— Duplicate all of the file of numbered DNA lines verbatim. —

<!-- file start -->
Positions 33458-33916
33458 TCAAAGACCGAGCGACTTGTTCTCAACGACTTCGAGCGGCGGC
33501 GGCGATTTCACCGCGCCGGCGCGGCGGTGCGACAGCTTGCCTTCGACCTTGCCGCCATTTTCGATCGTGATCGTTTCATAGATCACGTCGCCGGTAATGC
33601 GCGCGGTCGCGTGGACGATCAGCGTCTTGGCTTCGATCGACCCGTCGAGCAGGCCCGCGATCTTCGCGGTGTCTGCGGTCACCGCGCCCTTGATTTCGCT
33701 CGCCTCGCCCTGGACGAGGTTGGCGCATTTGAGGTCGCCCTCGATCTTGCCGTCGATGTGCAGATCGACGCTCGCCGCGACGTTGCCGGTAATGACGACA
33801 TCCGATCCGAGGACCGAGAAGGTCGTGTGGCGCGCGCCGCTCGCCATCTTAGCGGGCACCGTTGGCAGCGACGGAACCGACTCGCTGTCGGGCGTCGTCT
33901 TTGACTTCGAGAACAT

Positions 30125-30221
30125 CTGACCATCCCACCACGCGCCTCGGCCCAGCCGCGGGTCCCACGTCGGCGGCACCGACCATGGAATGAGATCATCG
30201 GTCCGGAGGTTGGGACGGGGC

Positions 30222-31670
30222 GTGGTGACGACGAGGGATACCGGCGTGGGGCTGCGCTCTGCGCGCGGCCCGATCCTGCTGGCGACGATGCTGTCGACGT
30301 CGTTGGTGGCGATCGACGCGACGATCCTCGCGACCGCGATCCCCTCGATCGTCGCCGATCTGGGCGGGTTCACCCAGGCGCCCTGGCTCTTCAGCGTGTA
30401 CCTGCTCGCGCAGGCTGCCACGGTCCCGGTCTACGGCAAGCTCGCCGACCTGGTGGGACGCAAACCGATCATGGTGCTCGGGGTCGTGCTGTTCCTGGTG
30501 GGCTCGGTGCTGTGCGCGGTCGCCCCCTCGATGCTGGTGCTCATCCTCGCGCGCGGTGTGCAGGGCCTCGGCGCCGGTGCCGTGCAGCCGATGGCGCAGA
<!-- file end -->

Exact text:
Positions 33458-33916
33458 TCAAAGACCGAGCGACTTGTTCTCAACGACTTCGAGCGGCGGC
33501 GGCGATTTCACCGCGCCGGCGCGGCGGTGCGACAGCTTGCCTTCGACCTTGCCGCCATTTTCGATCGTGATCGTTTCATAGATCACGTCGCCGGTAATGC
33601 GCGCGGTCGCGTGGACGATCAGCGTCTTGGCTTCGATCGACCCGTCGAGCAGGCCCGCGATCTTCGCGGTGTCTGCGGTCACCGCGCCCTTGATTTCGCT
33701 CGCCTCGCCCTGGACGAGGTTGGCGCATTTGAGGTCGCCCTCGATCTTGCCGTCGATGTGCAGATCGACGCTCGCCGCGACGTTGCCGGTAATGACGACA
33801 TCCGATCCGAGGACCGAGAAGGTCGTGTGGCGCGCGCCGCTCGCCATCTTAGCGGGCACCGTTGGCAGCGACGGAACCGACTCGCTGTCGGGCGTCGTCT
33901 TTGACTTCGAGAACAT

Positions 30125-30221
30125 CTGACCATCCCACCACGCGCCTCGGCCCAGCCGCGGGTCCCACGTCGGCGGCACCGACCATGGAATGAGATCATCG
30201 GTCCGGAGGTTGGGACGGGGC

Positions 30222-31670
30222 GTGGTGACGACGAGGGATACCGGCGTGGGGCTGCGCTCTGCGCGCGGCCCGATCCTGCTGGCGACGATGCTGTCGACGT
30301 CGTTGGTGGCGATCGACGCGACGATCCTCGCGACCGCGATCCCCTCGATCGTCGCCGATCTGGGCGGGTTCACCCAGGCGCCCTGGCTCTTCAGCGTGTA
30401 CCTGCTCGCGCAGGCTGCCACGGTCCCGGTCTACGGCAAGCTCGCCGACCTGGTGGGACGCAAACCGATCATGGTGCTCGGGGTCGTGCTGTTCCTGGTG
30501 GGCTCGGTGCTGTGCGCGGTCGCCCCCTCGATGCTGGTGCTCATCCTCGCGCGCGGTGTGCAGGGCCTCGGCGCCGGTGCCGTGCAGCCGATGGCGCAGA